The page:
Smartwatch applications can be customized for devices with round displays by tweaking the user interface, Google said as it ramps up efforts to get developers ready for the launch of Android Wear.
Wear is an extension of Android, and to make the OS a better fit for smartwatches with their small screens, the user interface relies on voice control, Google Now and notifications to present relevant information to the user.
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"Designing for Android Wear is pretty different from designing for the desktop, phones or tablets. Just like with Glass, you really need to think carefully about the information and actions you present to the user, and even more so about the contexts in which your app will come to the surface," said Roman Nurik and Timothy Jordan, design and developer advocates on the Android Wear team, in a blog post.
Part of the challenge will be to develop apps that work well on smartwatches with square and round displays. To make notifications fit on the LG G Watch's square screen and the Moto 360 from Motorola, Nurik and Jordan had to make some changes to the user interface of a walking tour app they developed. For example, they increased margins and moved some text and notifications on the round display.
They used the Android Design Preview tool, which lets developers mirror part of a computer screen to a connected Android device, to quickly see what effect changes had.
To truly understand Android Wear developers really need to use (and ideally live with) a real device, according to Nurik and Jordan. Only then can they fully evaluate the complexity of flows, the size of touch targets, and the legibility of text, the two said.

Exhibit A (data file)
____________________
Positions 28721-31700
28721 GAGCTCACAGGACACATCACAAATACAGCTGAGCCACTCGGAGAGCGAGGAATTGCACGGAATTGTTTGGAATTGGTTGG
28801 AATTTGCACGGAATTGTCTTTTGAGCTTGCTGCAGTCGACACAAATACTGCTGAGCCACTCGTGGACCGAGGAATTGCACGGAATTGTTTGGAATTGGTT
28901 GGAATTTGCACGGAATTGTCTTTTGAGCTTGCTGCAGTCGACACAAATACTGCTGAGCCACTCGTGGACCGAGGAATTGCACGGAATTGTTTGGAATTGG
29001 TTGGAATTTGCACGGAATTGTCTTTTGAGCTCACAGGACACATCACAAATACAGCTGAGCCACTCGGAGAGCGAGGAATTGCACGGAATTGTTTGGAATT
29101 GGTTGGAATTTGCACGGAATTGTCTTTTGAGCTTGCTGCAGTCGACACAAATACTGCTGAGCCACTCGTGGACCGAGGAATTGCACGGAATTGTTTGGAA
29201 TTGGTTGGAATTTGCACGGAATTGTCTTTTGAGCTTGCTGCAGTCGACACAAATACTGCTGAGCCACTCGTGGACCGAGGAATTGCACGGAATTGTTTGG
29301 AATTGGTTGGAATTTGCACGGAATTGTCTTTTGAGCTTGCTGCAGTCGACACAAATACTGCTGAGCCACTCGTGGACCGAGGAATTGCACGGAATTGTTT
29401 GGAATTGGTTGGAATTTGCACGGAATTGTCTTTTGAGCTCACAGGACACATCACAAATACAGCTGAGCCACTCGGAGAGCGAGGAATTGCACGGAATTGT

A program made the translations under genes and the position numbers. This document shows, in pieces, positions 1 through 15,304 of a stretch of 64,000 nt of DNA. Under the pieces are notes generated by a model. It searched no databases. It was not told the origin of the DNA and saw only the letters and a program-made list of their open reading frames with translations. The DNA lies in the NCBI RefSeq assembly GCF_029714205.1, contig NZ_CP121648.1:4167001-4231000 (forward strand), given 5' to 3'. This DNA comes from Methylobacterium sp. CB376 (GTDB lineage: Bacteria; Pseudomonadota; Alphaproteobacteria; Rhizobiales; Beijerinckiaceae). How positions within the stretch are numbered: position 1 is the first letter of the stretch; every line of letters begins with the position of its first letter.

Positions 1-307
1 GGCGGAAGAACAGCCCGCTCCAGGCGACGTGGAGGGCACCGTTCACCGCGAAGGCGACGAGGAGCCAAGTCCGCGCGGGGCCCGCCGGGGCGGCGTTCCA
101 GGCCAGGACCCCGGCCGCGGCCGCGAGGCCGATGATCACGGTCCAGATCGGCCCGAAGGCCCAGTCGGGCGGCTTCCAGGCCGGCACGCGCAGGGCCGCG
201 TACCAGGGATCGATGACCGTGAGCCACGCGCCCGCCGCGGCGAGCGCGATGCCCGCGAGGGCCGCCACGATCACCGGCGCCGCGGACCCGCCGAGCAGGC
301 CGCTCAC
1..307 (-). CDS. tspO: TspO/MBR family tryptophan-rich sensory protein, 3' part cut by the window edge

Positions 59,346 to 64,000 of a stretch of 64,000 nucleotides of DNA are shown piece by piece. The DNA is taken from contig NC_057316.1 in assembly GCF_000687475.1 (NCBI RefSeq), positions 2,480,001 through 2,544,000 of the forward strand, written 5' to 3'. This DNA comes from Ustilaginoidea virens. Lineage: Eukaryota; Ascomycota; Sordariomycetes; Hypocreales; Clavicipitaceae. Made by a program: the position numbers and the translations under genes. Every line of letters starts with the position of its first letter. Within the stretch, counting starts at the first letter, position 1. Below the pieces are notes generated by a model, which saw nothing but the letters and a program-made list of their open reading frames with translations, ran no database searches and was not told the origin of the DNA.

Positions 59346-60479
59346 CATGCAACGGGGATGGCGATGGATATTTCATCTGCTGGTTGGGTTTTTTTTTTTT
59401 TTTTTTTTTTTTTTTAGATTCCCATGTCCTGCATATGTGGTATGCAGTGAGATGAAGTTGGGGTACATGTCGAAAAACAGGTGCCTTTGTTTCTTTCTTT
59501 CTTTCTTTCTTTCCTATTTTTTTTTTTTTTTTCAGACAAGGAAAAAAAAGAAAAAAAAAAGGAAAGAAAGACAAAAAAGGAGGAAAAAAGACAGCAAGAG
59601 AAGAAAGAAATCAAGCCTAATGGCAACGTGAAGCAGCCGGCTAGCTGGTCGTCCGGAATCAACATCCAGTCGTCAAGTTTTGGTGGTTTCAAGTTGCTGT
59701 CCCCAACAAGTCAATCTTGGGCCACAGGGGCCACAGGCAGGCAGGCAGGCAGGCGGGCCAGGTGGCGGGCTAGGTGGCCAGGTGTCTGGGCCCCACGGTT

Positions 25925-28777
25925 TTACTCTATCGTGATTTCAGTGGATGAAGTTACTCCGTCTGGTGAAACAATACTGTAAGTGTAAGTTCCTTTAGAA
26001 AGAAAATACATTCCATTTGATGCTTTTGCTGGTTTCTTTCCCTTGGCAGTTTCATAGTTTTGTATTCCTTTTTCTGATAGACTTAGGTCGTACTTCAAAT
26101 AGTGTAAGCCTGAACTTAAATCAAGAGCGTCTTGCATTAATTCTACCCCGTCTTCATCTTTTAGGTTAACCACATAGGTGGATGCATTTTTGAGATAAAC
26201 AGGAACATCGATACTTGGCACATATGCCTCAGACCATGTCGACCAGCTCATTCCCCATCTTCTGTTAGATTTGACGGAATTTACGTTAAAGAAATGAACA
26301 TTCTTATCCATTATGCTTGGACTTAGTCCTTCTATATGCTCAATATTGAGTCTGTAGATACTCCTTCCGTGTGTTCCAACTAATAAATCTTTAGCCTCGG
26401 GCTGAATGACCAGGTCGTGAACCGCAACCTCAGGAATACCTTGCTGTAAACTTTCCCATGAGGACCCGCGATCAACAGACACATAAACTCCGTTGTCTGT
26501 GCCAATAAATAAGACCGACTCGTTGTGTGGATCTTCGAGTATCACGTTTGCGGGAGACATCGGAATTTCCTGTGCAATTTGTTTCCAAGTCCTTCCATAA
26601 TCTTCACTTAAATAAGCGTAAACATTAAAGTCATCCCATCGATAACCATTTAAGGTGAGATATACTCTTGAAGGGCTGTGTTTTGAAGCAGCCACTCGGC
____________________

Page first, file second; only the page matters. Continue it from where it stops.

Android Wear will be one of the themes at Goggle's developer conference I/O, which takes place on June 25 and 26. Previous years Google has handed out tablets, smartphones and Chromebooks to visitors, and it wouldn't be much of a surprise if they got a smartwatch this year.
Google has been posting a steady stream of blog posts detailing the possibilities Android Wear will afford developers. Last week, it showed an integration between a smartwatch and Nest's smoke detector, a company that Google acquired for $3.2 billion in January.
It is very important for Google that it get developers excited about creating apps for the Wear platform. If Google and its partners can't offer consumers a large variety of apps, they just end up with a regular watch, according to Francisco Jeronimo, research director for European mobile devices at IDC.
For developers that want to take a closer look at what the platform can do right now, Google is offering the Android Wear Developer Preview. It includes tools and APIs (application programming interfaces) for optimizing app notifications.
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